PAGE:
BERLIN -- After a day of scrims and preparation, G2 Esports head coach Fabian "GrabbZ" Lohmann and head analyst Christopher "Duffman" Duff sat down in their hotel lobby. They looked tired but upbeat. With three days to go before the group stage of the League of Legends World Championship, G2 remained among if not the favorites to win the tournament.
Various tables in the lobby were filled with Chinese and South Korean media. A few team staff members from North American and Chinese organizations sat a few tables away, chatting over ambient live piano music. I asked GrabbZ and Duffman what they thought of G2's prominent position throughout the year and how they felt when other teams said they wanted to be more like G2. They both laughed.
"You don't," GrabbZ said.
"No," Duffman said simultaneously.
Whether they like it or not, G2 have been the League of Legends standard-bearer in 2019. Since their appearance at last year's world championship, G2's style has been one of presumed off-meta picks and flexible drafting, particularly between the top and mid lanes. This only increased when former Fnatic mid laner Rasmus "Caps" Winther joined the team in the 2018-19 offseason and G2's starting mid laner, Luka "Perkz" Perković, moved to the bottom lane. Since then, G2 have won every tournament they've participated in: two League of Legends European Championship titles, Rift Rivals and, most importantly, the Mid-Season Invitational. As teams have struggled to find their places in a more open metagame, G2 have thrived in the openness.
"Basically, it's just the five of them playing to essentially whatever is the best for them in that situation. Whatever's the best for them in their lane or their game, they will be doing that," Duffman said. "Then it comes to the point where someone has to make the call on how to progress the game, and everyone has to follow it."
"A good comparison would be football [soccer] -- the 'fluid playstyle' -- so there isn't actually one approach to take to set up things correctly. It's more that everyone puts in what's good for them, and of course, if this overlaps, then we just make the call," GrabbZ said. "And if not, then somebody has to see something and just call for it, and the rest trust him. That's why we're not defined by champs, by meta, by anything really, because our players play the game, and they all understand how the game functions on a basic level."
"Most of the time," GrabbZ added as Duffman agreed.
"They always know," GrabbZ said. "They just don't always care about it."
This cavalier attitude is a double-edged sword at times, but it usually leads to resounding success for G2.
In 2018, G2 qualified for the world championship as Europe's third seed. They looked a bit shaky throughout the play-in stage, with a reliance on top laner Martin "Wunder" Hansen to carry them through their mid-game mistakes and a Heimerdinger pick for then-bot laner Petter "Hjarnan" Freyschuss. G2 upset tournament favorites Royal Never Give Up in the quarterfinals, and the team's strong focus on solo laners became the meta of the event. This carried into 2019 with the arrival of Caps and a variety of flexing not only in draft but also in the game itself. Although it's not a set metagame, this style (in the loosest sense of the term) became G2's hallmark while spreading throughout competitive League of Legends as a whole.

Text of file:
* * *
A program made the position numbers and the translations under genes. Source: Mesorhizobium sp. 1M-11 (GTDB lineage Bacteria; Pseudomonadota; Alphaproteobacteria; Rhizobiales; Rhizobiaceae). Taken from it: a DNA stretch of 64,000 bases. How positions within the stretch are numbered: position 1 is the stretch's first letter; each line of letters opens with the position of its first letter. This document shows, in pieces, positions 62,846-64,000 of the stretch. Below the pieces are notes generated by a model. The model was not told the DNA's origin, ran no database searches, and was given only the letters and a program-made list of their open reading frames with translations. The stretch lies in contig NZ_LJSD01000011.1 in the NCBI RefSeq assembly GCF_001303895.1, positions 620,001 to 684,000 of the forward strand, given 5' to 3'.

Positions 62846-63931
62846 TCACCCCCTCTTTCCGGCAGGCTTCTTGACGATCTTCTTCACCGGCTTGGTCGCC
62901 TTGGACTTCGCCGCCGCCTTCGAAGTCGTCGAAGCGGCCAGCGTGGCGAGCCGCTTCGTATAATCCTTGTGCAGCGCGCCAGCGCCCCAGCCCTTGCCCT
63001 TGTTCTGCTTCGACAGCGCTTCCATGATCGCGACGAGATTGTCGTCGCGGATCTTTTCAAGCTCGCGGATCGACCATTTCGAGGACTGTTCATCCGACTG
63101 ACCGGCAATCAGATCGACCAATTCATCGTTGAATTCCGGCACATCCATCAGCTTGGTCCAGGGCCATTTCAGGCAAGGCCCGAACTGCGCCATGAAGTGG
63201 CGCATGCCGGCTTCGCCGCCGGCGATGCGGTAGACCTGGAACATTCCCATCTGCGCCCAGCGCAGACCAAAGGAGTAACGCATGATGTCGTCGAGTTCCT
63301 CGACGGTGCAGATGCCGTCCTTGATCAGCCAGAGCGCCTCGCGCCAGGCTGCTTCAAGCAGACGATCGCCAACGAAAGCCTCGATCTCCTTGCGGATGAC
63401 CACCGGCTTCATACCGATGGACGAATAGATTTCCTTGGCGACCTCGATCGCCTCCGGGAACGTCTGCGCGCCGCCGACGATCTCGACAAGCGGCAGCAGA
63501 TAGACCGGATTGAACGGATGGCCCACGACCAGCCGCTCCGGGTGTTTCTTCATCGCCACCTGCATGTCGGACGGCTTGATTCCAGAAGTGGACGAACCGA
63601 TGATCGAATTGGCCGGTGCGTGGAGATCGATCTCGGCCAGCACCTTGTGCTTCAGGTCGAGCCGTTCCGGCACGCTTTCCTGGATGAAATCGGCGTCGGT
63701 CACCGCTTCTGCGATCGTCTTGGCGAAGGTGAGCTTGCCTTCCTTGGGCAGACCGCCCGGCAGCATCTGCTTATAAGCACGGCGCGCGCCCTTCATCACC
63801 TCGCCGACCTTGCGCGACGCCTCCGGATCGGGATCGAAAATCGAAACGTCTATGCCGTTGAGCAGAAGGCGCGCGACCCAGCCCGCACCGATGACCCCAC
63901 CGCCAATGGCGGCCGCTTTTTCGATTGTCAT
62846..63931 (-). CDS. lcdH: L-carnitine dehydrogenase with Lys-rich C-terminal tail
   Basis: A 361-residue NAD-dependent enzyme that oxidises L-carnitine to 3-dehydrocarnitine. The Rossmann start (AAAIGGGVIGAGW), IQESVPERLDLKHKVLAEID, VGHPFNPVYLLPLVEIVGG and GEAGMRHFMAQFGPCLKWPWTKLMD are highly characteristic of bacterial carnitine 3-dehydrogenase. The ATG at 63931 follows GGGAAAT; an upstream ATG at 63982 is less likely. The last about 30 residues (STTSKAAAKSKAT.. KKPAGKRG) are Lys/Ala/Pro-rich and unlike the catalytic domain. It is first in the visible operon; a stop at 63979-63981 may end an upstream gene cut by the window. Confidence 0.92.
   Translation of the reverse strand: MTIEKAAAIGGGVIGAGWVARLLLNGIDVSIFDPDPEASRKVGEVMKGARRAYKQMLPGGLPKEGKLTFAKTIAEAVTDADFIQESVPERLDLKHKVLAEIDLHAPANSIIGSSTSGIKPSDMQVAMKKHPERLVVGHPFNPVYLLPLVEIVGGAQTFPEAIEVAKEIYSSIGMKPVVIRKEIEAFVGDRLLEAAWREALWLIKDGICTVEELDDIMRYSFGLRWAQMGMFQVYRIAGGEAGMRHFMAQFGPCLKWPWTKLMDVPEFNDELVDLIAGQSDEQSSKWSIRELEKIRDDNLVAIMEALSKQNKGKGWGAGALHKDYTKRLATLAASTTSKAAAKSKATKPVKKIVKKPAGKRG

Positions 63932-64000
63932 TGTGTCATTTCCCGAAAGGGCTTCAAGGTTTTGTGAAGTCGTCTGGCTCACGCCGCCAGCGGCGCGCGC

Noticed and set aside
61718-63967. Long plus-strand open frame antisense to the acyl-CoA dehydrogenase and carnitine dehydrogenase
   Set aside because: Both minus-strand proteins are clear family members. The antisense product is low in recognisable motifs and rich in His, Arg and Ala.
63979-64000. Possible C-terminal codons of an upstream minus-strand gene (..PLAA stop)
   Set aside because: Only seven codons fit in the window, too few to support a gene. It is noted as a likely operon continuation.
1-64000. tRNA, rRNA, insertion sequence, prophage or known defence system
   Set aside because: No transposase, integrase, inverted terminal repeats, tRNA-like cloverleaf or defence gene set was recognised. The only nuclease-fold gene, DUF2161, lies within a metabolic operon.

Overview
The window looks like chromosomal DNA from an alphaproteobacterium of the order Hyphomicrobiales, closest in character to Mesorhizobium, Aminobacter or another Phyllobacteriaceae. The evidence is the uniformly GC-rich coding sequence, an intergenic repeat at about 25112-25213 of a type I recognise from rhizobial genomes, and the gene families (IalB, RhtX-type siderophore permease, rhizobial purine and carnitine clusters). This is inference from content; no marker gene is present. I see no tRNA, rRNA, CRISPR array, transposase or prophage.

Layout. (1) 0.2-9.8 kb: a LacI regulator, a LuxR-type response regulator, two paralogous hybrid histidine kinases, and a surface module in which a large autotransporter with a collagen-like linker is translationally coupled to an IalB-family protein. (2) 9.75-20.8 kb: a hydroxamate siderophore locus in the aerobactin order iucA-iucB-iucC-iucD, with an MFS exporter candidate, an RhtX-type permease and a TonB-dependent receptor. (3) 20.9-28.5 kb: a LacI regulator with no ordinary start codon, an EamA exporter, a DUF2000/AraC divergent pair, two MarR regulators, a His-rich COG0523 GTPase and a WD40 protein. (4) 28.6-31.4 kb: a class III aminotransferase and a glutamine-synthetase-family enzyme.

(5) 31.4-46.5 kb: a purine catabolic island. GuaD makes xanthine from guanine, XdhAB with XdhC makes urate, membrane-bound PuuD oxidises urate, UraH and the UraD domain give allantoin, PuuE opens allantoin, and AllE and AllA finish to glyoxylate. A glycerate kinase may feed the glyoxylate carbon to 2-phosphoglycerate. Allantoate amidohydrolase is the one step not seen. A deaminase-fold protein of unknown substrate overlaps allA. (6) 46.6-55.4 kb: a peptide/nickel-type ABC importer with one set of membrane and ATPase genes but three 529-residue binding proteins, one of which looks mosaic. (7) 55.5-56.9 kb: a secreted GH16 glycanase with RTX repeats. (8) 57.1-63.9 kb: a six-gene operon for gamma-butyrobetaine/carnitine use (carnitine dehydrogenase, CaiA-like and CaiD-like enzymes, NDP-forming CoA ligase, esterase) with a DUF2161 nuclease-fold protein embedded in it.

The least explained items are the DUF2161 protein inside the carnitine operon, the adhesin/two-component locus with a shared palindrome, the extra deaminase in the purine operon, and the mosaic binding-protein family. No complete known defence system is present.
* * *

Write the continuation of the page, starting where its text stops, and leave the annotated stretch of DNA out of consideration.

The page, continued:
"I think it's about teams wanting to push boundaries," GrabbZ said. "We always talk about meta, but every meta is self-imposed. You think of a certain way as the best, and then you play it like that, having the willingness and the open-mindedness to say, 'Hey, this is what we think is good, but let's try something else and see if it works.'"
He used the example of Syndra, a champion so strong that teams began flexing it into the bottom lane. Once they saw success with that, it inspired teams to try similar mages or other previously unheard of bot-lane picks.
"Just be willing to explore things, which I think people lacked a lot," GrabbZ said. "I think it's kind of bad for us now because at MSI, we could surprise people a lot with Pyke top or Syndra bot. Now people will probably have encountered most things already. I think that's the biggest difference that G2 made this year."
"We played ourselves," Duffman said with a laugh.
"We just scrimmed a team, and they played a certain champion," GrabbZ said. "We thought it was going one role, but they flexed it another way, and it's like, 'Wow, this is how it feels. This is really awkward now.'"
Accompanying the spread of G2's perceived playstyle have come mounting expectations for the team's upcoming worlds performance.
"It's kind of bizarre that the fans are so hyped for us they don't even believe that we could struggle," GrabbZ said.
"We didn't really have any expectations last year," Duffman said. "Now we're expected to win it all. It's kind of our fault as well."
G2's trajectory mirrors that of the favorites they eliminated in the quarterfinals last year. In 2018, RNG won both LoL Pro League finals and MSI, contributed to an LPL victory at Rift Rivals and had four of the five starting players on a winning Team China at the Asian Games. RNG won everything in League of Legends that could possibly be won by a team until G2 beat them at worlds.
"If the year stops now, we would say that this is the best year that G2 ever had," Grabbz said. "But let's say we have two bad group stage games or a bad draw in quarterfinals and we lose there, the whole year feels lost. If we don't at least make it into finals, it's a lost year -- or at least it will feel that way."
"It's not even just the expectations from the outside but the expectations on ourselves," Duffman said. "We are the ones pushing this narrative as well. We want to be the best, we want to see ourselves as the best. It's a lot of pressure to maintain that and then also to see it come back on us from everyone else as well."